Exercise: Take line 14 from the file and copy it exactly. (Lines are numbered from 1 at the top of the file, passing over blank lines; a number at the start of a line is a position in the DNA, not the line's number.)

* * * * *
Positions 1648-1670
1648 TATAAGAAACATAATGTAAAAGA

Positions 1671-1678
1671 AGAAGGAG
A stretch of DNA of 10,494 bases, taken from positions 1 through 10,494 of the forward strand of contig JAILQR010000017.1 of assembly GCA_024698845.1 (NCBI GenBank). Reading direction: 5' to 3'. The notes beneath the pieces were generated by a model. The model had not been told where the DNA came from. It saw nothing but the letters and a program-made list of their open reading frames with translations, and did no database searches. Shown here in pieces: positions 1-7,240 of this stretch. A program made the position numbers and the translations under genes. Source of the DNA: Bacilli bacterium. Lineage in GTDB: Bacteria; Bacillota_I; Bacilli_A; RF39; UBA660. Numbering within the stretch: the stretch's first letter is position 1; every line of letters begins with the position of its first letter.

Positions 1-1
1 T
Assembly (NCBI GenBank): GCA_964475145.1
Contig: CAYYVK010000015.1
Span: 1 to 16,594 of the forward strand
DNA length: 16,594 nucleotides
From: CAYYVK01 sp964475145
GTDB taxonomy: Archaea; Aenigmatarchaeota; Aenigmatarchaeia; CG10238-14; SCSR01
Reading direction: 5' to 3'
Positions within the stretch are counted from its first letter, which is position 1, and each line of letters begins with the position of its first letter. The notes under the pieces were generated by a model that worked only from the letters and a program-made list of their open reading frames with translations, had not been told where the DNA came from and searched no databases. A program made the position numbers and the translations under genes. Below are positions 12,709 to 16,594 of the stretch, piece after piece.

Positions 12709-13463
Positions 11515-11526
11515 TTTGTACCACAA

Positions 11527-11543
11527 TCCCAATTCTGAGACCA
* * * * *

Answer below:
Reading direction: 5' to 3'